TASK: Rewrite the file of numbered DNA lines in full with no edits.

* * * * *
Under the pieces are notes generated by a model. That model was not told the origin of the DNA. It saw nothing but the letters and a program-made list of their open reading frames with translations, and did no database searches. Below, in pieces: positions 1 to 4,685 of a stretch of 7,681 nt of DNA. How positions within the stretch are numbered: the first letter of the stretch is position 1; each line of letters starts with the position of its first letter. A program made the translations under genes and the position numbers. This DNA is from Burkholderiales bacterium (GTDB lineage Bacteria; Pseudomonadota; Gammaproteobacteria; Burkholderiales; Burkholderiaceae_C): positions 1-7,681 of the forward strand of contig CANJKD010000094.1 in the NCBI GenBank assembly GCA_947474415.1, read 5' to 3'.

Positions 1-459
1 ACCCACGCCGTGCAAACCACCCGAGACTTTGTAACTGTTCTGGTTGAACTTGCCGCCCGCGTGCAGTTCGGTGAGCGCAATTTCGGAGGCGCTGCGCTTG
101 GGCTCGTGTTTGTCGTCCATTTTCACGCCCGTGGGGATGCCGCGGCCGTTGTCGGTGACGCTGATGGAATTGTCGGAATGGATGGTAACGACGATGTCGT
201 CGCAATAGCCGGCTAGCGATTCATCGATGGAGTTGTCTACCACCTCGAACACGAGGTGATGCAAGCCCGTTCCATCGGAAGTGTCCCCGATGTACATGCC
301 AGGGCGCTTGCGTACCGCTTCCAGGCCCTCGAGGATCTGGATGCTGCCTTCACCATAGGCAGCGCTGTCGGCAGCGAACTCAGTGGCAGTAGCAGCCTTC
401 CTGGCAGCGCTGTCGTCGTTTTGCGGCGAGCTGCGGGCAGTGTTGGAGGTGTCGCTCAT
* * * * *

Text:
Under the pieces are notes generated by a model. That model was not told the origin of the DNA. It saw nothing but the letters and a program-made list of their open reading frames with translations, and did no database searches. Below, in pieces: positions 1 to 4,685 of a stretch of 7,681 nt of DNA. How positions within the stretch are numbered: the first letter of the stretch is position 1; each line of letters starts with the position of its first letter. A program made the translations under genes and the position numbers. This DNA is from Burkholderiales bacterium (GTDB lineage Bacteria; Pseudomonadota; Gammaproteobacteria; Burkholderiales; Burkholderiaceae_C): positions 1-7,681 of the forward strand of contig CANJKD010000094.1 in the NCBI GenBank assembly GCA_947474415.1, read 5' to 3'.

Positions 1-459
1 ACCCACGCCGTGCAAACCACCCGAGACTTTGTAACTGTTCTGGTTGAACTTGCCGCCCGCGTGCAGTTCGGTGAGCGCAATTTCGGAGGCGCTGCGCTTG
101 GGCTCGTGTTTGTCGTCCATTTTCACGCCCGTGGGGATGCCGCGGCCGTTGTCGGTGACGCTGATGGAATTGTCGGAATGGATGGTAACGACGATGTCGT
201 CGCAATAGCCGGCTAGCGATTCATCGATGGAGTTGTCTACCACCTCGAACACGAGGTGATGCAAGCCCGTTCCATCGGAAGTGTCCCCGATGTACATGCC
301 AGGGCGCTTGCGTACCGCTTCCAGGCCCTCGAGGATCTGGATGCTGCCTTCACCATAGGCAGCGCTGTCGGCAGCGAACTCAGTGGCAGTAGCAGCCTTC
401 CTGGCAGCGCTGTCGTCGTTTTGCGGCGAGCTGCGGGCAGTGTTGGAGGTGTCGCTCAT